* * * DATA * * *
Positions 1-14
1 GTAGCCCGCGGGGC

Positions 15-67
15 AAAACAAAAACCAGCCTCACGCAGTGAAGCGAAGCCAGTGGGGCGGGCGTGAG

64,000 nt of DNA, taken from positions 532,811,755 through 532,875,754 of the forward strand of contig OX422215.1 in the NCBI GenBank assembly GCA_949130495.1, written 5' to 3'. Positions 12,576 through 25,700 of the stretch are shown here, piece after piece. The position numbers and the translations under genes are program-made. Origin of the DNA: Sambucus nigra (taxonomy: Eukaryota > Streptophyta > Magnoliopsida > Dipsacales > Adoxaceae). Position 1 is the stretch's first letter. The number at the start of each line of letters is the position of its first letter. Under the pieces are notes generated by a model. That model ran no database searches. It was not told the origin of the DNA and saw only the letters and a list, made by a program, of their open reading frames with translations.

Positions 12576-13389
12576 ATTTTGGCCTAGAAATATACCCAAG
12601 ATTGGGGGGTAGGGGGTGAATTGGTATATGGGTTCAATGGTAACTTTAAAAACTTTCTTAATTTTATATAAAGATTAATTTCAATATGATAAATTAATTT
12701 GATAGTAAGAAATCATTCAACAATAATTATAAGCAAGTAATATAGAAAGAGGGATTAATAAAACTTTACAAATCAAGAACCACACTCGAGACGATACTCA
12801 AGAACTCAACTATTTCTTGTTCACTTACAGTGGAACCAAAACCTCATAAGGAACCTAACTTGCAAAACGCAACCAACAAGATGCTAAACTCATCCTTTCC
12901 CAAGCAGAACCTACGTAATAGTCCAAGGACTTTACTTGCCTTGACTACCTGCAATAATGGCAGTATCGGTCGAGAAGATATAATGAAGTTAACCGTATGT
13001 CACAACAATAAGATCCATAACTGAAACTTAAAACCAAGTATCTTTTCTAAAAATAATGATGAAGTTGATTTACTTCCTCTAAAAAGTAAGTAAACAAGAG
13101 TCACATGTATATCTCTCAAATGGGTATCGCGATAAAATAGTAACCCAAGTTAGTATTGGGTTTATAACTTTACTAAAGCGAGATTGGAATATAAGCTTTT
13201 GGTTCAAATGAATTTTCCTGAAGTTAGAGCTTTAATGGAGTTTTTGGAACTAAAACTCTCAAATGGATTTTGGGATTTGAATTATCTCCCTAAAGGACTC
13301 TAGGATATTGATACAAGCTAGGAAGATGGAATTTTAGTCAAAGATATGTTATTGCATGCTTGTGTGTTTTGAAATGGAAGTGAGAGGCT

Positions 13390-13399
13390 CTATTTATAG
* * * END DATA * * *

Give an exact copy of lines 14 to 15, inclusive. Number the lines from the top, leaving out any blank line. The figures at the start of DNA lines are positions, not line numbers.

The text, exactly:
13201 GGTTCAAATGAATTTTCCTGAAGTTAGAGCTTTAATGGAGTTTTTGGAACTAAAACTCTCAAATGGATTTTGGGATTTGAATTATCTCCCTAAAGGACTC
13301 TAGGATATTGATACAAGCTAGGAAGATGGAATTTTAGTCAAAGATATGTTATTGCATGCTTGTGTGTTTTGAAATGGAAGTGAGAGGCT